2012 TigsTown Top 50: 40-31

After releasing those that just made the top 50 and the scouting reports for each of the players in the 40's, it's time for the next ten. Check inside to see which prospects fall between 40 and 31!

40. Jay Voss – Left-handed Pitcher
Voss came to the Tigers in exchange for left-hander Nate Robertson and after scuffling in 2010 he came around in 2011 to put himself back on the prospect map. Though he lacks overwhelming stuff, Voss is a durably arm that can mix his pitches and keep his team in the game. He has a quality breaking ball that works well against left-handers and he could fill a situational role if starting doesn't work out long term.

39. Eugenio Suarez – Shortstop
The next in a long line of slick fielding shortstops the Tigers have signed out of Latin America, Suarez offers a plus glove and plenty of arm strength for the position. He moves well to both sides and can make both the spectacular and routine plays. He has surprising strength in his wiry frame but his overall offensive game will require significant development.

38. Matt Hoffman – Left-handed Pitcher
Hoffman lit up the radar gun in the Arizona Fall League in 2010. Folks around the league were buzzing after he touched as high as 98 mph in one outing. Though that velocity subsided in 2011 he still showed plus velocity for a lefty and was able to reach back for more on occasion. He must refine his command of the strike zone to take advantage of his velocity but he could be a solid bullpen arm down the line.

37. Bryan Holaday – Catcher
A defensive-first backstop Holaday has shown good leadership and command of the game from behind the plate. He works well with his pitching staff and has above-average catch and throw skills. He is still working on his blocking ability. Holaday has strength but lacks the pitch recognition and hand-eye coordination to be much of a threat offensively. He profiles as a nice backup catcher in the big leagues.

36. Kyle Ryan – Left-handed Pitcher
When the Tigers picked Ryan in 2010 it was based entirely on his projectable frame and the dream of what he could become. He began to show some of that promise with West Michigan last year, consistently showing average velocity and feel for spinning a potential above-average curveball. He still has a long way to go but he has the ceiling of a mid-rotation starter.

35. Ramon Lebron – Right-handed Pitcher
Lebron has been lighting up radar guns in the Tigers system for several years now, including numerous instances where he has touched triple digits. As a shorter right-hander he has to work to get angle on the ball and keep it down and his high effort delivery works against his ability to command the ball in that way. His breaking ball has lacked consistency the last two years and he profiles as a potential seventh inning arm because of his difficulty locating his pitches.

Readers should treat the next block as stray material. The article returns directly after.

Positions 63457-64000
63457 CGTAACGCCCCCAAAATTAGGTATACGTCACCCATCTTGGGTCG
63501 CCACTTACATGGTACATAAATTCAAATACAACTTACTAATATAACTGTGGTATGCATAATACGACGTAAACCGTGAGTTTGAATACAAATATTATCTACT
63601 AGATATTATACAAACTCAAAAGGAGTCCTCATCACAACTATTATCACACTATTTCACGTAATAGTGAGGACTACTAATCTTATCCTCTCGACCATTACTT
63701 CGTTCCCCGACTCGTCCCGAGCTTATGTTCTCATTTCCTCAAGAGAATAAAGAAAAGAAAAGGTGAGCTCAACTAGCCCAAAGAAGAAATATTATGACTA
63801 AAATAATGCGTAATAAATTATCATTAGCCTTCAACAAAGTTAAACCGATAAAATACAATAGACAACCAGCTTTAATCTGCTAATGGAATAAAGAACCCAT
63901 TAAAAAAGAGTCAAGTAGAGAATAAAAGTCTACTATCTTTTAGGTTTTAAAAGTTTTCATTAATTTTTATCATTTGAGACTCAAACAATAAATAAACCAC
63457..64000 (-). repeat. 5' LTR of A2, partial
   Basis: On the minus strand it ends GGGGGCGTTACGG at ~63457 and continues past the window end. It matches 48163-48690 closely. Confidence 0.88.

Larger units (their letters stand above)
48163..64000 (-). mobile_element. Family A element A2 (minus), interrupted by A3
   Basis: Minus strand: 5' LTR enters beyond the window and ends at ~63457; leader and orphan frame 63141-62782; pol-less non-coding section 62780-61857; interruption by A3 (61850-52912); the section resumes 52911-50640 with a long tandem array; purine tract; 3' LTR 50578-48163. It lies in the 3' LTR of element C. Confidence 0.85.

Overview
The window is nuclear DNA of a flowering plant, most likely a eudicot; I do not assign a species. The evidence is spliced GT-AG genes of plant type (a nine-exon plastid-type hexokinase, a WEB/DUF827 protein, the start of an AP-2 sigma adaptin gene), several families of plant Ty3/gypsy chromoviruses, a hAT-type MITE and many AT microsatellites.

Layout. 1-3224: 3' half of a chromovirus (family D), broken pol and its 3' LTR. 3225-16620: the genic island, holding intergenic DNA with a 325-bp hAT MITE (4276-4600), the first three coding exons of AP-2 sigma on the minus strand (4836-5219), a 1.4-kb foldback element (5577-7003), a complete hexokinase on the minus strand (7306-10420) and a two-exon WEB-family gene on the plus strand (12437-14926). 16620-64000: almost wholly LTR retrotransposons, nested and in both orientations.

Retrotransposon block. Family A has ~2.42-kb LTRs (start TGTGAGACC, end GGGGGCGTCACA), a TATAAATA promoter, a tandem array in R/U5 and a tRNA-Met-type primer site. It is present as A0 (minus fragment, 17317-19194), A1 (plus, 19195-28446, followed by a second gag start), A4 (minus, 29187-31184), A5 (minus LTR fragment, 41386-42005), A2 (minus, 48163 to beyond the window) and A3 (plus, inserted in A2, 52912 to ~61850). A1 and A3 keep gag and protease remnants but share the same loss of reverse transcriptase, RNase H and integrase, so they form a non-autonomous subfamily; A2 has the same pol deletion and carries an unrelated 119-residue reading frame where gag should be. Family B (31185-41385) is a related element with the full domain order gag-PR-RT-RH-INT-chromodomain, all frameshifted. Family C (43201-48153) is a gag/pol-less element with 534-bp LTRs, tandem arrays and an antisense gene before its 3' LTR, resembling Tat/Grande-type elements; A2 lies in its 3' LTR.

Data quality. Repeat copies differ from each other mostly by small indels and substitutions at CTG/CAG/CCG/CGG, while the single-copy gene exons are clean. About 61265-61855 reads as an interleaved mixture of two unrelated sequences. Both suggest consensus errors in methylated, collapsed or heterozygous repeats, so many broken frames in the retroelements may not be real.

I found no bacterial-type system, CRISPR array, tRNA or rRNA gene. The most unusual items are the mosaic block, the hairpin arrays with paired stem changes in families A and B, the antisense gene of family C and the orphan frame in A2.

34. Ryan Strieby – First Base
Strieby is big, hulking first baseman with plus raw power to all fields. He has a solid approach at the plate and a good idea of the strike zone, though he expanded his zone more in 2011 than he had in previous seasons. After a failed left field experiment Strieby has returned to first base. Wrist injuries have stunted his development but Strieby still harbors a hint of potential as a second division slugging first baseman.

33. Adam Wilk – Left-handed Pitcher
The Tigers gave Wilk a chance to make an impression in 2011 and he was solid if unspectacular in many of his outings in the big leagues. A command and feel left-hander Wilk has little margin for error with a below-average fastball and fringy breaking ball. His change-up is his best pitch and at times he is forced to pitch off of it to get outs. Wilk doesn't profile well in the bullpen and will have to make it as a fifth starter in the big leagues.

32. Jamie Johnson – Outfielder
Johnson skipped High-A and went straight to Double-A in 2011. He held his own against advanced pitching and cemented his reputation as a potential extra outfielder in the Major Leagues. Johnson is an above-average runner, defender and thrower. He has some natural hitting ability and an outstanding patient approach at the plate. He can drive the ball to the gaps with surprising pop given his small stature and his total package gives him a chance at a big league career as a bench outfielder.

31. Tommy Collier – Right-handed Pitcher
The Tigers "bought low" on Collier in last summer's draft as he was still working his way back from Tommy John surgery the previous year. Collier's fastball sits in the low-90s with sink and his curveball and slider will both flash as solid pitches. He has a good feel for pitching and a great frame for added strength. Some scouts see mid-rotation potential in Collier and he should be one to watch in his full-season debut in 2012.

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